Tuesday, 16 September 2008

The Salvation Army allotment

I was just picking the few runner beans that remained, when the old Italian couple passed by. I hadn't seen them for a couple of weeks, and had noticed that their allotment was getting overgrown, and I had been worried that one of them might be ill - the woman has a bad limp and walks with a stick.

Oh no, they said, they'd been on holiday. "To Italy - to my country," said the old man. Of course, I thought, why didn't I think of that? Although I got the impression that most of them went to Italy in November, after work on the allotments was finished for the year. They were both okay, but they were upset about the fact they'd lost nearly all their tomatoes to blight. "You go away for two days..." he said, and she added, "Waste of time! Complete waste of time!"

I looked at my tomatoes, and saw that the blight had so engulfed them within the last week that there was no option but to pull them up and bring home what green tomatoes remained untouched. They would succumb to the blight indoors, but some might ripen before that. (I meant to go back down after six pm and burn the haulms, but I got distracted).

John came out from his house while I was doing this, and began to dig over his runner bean patch. He grows his runners in the same place every year, and has metal posts driven into the ground on which he mounts the frame for bean sticks. He digs with a long handled fork, and seems to dig with ease, despite his 80+ years. "Occupational therapy, I calls it," he began, and we had a little chat as I was pulling up the last of my tomatoes.

"What are they doing up the end?" he asked. He meant the other half of my allotment - for it isn't mine, but belongs to the Salvation Army."What are they doing up the end?" he asked. He meant the other half of my allotment - for it isn't really mine, but belongs to the Salvation Army. I lived in the Salvation Army hostel up until April last year, and I took on the allotment, which was neglected in the January of that year. I'd got three-quarters of it up together, when they decided to try to make their residents work for their keep, and took back half the allotment this Spring.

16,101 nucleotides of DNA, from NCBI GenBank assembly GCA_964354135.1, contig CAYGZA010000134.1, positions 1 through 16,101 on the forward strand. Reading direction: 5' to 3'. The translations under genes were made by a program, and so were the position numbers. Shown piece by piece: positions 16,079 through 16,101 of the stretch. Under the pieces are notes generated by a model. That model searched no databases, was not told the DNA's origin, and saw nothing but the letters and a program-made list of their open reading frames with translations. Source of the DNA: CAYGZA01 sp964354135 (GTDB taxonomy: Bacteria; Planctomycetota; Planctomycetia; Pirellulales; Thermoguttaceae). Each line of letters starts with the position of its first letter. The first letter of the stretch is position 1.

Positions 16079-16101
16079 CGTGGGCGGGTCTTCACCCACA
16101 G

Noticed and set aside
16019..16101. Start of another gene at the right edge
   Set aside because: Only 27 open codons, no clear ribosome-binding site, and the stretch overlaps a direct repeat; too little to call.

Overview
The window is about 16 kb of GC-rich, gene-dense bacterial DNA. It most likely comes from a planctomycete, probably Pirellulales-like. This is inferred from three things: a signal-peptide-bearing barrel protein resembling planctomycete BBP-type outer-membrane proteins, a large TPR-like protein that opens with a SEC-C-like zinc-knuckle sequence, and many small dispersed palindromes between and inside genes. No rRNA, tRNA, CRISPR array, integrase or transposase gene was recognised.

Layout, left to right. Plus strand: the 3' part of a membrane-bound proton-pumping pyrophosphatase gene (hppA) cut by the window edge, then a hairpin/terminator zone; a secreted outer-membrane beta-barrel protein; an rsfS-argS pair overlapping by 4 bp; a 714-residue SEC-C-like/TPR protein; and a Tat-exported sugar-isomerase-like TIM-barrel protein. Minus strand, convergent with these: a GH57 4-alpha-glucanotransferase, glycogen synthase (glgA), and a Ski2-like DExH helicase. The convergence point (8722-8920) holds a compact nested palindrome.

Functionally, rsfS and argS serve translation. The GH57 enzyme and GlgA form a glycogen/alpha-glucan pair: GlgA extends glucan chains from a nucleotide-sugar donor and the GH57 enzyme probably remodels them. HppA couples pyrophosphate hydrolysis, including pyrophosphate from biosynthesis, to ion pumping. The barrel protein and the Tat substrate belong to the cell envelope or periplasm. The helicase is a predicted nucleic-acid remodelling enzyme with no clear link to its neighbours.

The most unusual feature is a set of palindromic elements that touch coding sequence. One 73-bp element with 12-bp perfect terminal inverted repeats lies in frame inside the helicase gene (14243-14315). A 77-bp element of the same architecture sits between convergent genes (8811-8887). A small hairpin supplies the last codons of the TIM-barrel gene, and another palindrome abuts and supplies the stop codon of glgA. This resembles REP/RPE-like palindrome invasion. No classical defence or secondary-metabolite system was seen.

It was disastrous. Their half is now in a worse state than when I handed it over to them. I had half of it clean of weed roots and I had dug the other half over three times. They must have been down about a dozen times, no more, over the course of the summer, with only one or two of the same people coming more than once, and they hadn't a clue. One lot would decide to dig it over, and they did this a further three times, not bothering to bend down and take out a single bindweed or couch grass root, so they just grew back. They planted a few rows of this and that, but it all failed through lack of attention. The residents weren't allowed to make any decisions, so had no real motivation to care about what happened. Things were sown or planted too late (including two rows of potatoes in August, would you believe!). And they didn't even bother harvesting anything: I had donated one row of strawberries, the two rows I had planted last year marking the dividing line between the two halves of the plot - but they didn't even bother eating them, and now their potatoes are being eaten by the slugs.

I told John I hadn't seen anyone on the plot for five or six weeks. He seems to think they'll see sense sooner or later and hand it over to me, but I don't think that'll happen any time soon. I know how things work up there. I know the Enterprise Officer, and I've emailed her in the past on the subject. She is obstinate that they will make a go of it. Hah! But I think she's beginning to see what she's taken on in the job now, and is beginning to have her doubts. Because every time she gets a resident who shows any interest and learns anything, they leave: that's in the nature of things - the best ones are the first to leave. It's only the real dossers or the hopeless alcoholics who stay there for years.

Anyway, we both sighed and threw up our hands, and I returned to my tomatoes, thinking, il faut cultiver notre jardin, and when they were done, decamped to the Cat allotment to dig my regulation two rows for the day.

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